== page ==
Last week I went to ChefConf 2013 and attended the “Managing Windows” workshop which was great. During the session I was able to take what I learned from the presentations and create a simple recipe to install Halo using Chef. Chef is a powerful tool since it can be rather straightforward to bootstrap a server with a collection of recipes in a single run_list. Who knew? I’ll walk through a simplified bootstrap process using knife to demonstrate how Halo can become part of your automated deployment infrastructure.

I won’t go into detail on setting up a free Hosted Chef account, but it’s not that hard. Sign up for a free account here. Here’s a link to their QuickStart Guide on their learnchef.opscode.com site which covers it a bit more. For this post I’ll use the same workstation I used in the workshop, but any Chef supported workstation should work.

1. Install chef on Ubuntu 12.04 Desktop as a chef-workstation.

This will leverage your free Hosted Chef-server account. In a terminal, run the following commands to install chef.

curl -L https://www.opscode.com/chef/install.sh | sudo bash

I had problems installing the next requirement. The fix, was to run sudo su -  and to run:

apt-get install g++
apt-get install build-essential
apt-get install libxslt-dev
apt-get install libxml2-dev

*NOTE: apt-get install g++ (may not be necessary/available on ubuntu server)

Also add “/opt/chef/embedded/bin:/opt/chef/bin” to your user and root’s $PATH environment

gem install knife-windows

Download the <org>-validator.pem, <your-name>.pem and knife.rb (part 2/Chef Repo in the learnchef “QuickStart Guide”)

Download the .zip or clone the chef-repo using git from github. unzip, move and rename it to ~/chef-repo

Move the .pem files and knife.rb into the local repo

mv ~/Downloads/*.pem ~/chef-repo/.chef
mv ~/Downloads/knife.rb ~/chef-repo/.chef

To verify it’s setup correctly, run the command: knife client list

You should see something like: <org>-validator

In the screenshot below, you’ll also see the servers I managed with chef during the work:

Install Chef Knife Test

2. Download the powershell cookbook which we’ll be using as a Halo dependency.

wget -O ~/chef-repo/cookbooks/powershell.zip https://github.com/opscode-cookbooks/powershell/archive/master.zip
unzip ~/chef-repo/cookbooks/powershell.zip -d ~/chef-repo/cookbooks
mv ~/chef-repo/cookbooks/powershell-master ~/chef-repo/cookbooks/powershell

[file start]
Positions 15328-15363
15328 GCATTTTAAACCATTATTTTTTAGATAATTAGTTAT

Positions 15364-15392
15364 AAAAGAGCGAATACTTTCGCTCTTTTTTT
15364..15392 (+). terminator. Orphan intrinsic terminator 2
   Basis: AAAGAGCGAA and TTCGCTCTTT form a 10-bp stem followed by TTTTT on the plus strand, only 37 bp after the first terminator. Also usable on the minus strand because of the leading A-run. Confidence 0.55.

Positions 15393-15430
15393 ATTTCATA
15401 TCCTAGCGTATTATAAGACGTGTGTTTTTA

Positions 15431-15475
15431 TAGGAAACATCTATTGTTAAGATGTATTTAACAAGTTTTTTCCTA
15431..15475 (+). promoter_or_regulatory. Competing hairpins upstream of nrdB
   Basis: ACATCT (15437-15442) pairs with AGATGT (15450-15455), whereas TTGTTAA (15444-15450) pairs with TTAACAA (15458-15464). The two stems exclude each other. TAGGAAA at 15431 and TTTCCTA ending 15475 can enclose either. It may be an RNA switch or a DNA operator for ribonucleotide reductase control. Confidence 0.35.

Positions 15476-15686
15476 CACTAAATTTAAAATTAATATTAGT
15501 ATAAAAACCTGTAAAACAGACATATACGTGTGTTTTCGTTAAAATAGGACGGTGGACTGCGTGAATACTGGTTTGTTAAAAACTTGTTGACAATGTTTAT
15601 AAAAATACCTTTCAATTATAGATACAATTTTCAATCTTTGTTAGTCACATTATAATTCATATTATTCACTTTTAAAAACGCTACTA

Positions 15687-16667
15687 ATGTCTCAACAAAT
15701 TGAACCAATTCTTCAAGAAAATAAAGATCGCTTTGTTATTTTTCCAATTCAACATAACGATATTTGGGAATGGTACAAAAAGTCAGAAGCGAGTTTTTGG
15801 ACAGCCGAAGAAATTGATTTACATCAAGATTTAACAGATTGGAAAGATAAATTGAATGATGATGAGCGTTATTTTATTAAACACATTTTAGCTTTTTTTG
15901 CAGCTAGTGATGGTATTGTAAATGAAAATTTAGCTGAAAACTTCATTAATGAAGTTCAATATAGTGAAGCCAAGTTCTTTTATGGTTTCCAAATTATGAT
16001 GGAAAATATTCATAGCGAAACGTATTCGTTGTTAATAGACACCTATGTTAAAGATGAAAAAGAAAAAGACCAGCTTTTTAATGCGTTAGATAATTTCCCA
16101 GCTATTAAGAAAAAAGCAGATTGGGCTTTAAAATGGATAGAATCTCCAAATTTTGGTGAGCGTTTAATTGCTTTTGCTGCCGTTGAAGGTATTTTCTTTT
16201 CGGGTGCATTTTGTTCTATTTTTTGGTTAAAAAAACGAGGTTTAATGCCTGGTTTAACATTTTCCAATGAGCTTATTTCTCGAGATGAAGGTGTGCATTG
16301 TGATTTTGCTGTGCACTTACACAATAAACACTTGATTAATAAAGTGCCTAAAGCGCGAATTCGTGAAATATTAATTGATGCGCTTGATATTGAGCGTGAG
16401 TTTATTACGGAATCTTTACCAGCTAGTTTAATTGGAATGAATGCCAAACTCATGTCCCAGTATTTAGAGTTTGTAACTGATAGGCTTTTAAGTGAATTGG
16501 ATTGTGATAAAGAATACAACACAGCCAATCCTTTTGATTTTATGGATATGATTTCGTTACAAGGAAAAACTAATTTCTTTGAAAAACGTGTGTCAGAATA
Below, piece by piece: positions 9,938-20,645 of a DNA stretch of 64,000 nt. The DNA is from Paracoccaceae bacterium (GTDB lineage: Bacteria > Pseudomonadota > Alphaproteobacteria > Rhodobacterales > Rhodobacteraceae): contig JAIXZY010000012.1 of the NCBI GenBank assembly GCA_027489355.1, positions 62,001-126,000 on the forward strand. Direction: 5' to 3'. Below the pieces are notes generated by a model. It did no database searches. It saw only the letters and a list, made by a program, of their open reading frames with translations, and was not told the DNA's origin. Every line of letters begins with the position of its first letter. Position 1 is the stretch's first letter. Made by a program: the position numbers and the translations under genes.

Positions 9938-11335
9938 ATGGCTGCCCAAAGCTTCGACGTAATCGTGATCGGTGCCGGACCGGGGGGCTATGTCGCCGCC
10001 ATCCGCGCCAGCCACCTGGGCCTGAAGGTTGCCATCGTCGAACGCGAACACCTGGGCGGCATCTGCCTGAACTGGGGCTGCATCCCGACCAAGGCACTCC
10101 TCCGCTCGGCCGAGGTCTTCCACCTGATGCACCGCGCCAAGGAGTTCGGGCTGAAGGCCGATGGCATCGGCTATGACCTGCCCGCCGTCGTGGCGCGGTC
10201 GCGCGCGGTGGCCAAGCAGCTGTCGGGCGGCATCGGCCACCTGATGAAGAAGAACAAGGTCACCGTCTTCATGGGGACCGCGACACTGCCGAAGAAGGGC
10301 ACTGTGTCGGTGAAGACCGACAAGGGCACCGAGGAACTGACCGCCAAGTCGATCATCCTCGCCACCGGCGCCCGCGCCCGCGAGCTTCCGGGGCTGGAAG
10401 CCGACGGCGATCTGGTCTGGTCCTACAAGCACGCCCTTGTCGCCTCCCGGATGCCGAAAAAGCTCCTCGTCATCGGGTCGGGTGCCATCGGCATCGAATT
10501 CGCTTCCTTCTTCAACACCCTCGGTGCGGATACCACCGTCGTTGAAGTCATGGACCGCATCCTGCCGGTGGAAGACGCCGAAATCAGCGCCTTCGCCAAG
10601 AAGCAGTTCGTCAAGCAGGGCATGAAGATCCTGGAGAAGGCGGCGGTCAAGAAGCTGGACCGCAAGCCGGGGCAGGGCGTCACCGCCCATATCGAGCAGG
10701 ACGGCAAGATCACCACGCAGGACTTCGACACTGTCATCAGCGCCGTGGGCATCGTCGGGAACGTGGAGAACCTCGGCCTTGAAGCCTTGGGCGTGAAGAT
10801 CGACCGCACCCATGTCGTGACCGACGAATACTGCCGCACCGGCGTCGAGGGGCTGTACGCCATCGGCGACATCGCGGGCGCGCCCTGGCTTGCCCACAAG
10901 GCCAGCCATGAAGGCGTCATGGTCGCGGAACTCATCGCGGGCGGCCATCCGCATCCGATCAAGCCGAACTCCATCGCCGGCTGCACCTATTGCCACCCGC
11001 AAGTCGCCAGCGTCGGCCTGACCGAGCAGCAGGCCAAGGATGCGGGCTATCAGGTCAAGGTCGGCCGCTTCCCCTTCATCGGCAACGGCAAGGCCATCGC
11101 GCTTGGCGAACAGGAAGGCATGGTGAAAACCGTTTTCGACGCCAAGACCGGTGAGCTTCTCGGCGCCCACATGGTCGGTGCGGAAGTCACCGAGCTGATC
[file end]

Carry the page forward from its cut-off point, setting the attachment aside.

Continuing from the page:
3. Download the cloudpassage_windows cookbook which contains our recipe.

It’s a subdirectory within our cloudpassage_tools repo.

wget -O ~/chef-repo/cloudpassage_tools.zip https://github.com/cloudpassage/cloudpassage_tools/archive/master.zip
unzip ~/chef-repo/cloudpassage_tools.zip -d ~/chef-repo
cp -r ~/chef-repo/cloudpassage_tools-master/chef/cloudpassage_windows/ ~/chef-repo/cookbooks/

 

4. Edit ~/chef-repo/cookbooks/cloudpassage_windows/attributes/default.rb to add your specific Halo account daemon-key, current Halo version, and serverGroup tag

The Daemon-key is account specific and can be found under Settings > Site Administration > Daemon Settings

daemonKey

The current Windows version is: cphalo-2.7.8-win64.exe

The serverGroup tag will automatically move the Server into the associated serverGroup and apply all Cloud Firewall, Configuration Security, or Intrusion Detection policies assigned to the serverGroup. (For more information see: Dynamic Security)

The attributes.rb file should look something like this:

attributes1

 

5. Upload the cookbooks to your chef-server account by running this command:

knife cookbook upload -a

6. Spin up a Windows Server 2008 or 2012 instance.

The catch is that Windows Remote Management needs to be running and listening for connections. Knife’s bootstrap command offers two mechanisms to install chef and run recipes on the Windows server. It supports ssh or winrm.

For this example we’ll be using winrm. ChefConf 2013 provided EC2 instances, but here’s a preconfigured public instance I found: Windows_Server-2008-R2_SP1-English-64Bit-Base-WinRM-2012.04.11

Even though this AMI has winRM enabled, Opscode recommends specific winrm settings. They have complete instructions and references to Microsoft KB articles here. Open a cmd.exe prompt as an Administrator and run the following commands:

winrm quickconfig -q
winrm set winrm/config/winrs @{MaxMemoryPerShellMB="300"}
winrm set winrm/config @{MaxTimeoutms="1800000"}
winrm set winrm/config/service @{AllowUnencrypted="true"}
winrm set winrm/config/service/auth @{Basic="true"}

* These settings are designed for development and test purposes only

7. Here’s the magic.

Bootstrap the running Windows server with Halo by passing in the run_list parameter and include both the powershell and cloudpassage_windows cookbooks.

knife bootstrap windows winrm <your EC2 instance FQDN> -x <administrator user_name> -P "<user_passwd>" -r "powershell,cloudpassage_windows"

You should see some similar output which shows that the recipe was successfully deployed!

install halo using chef

You will also see the new server in the portal dashboard. For this post, the server name is AMAZONA-P0RI2H1

halo_installed

Good luck and happy cooking!

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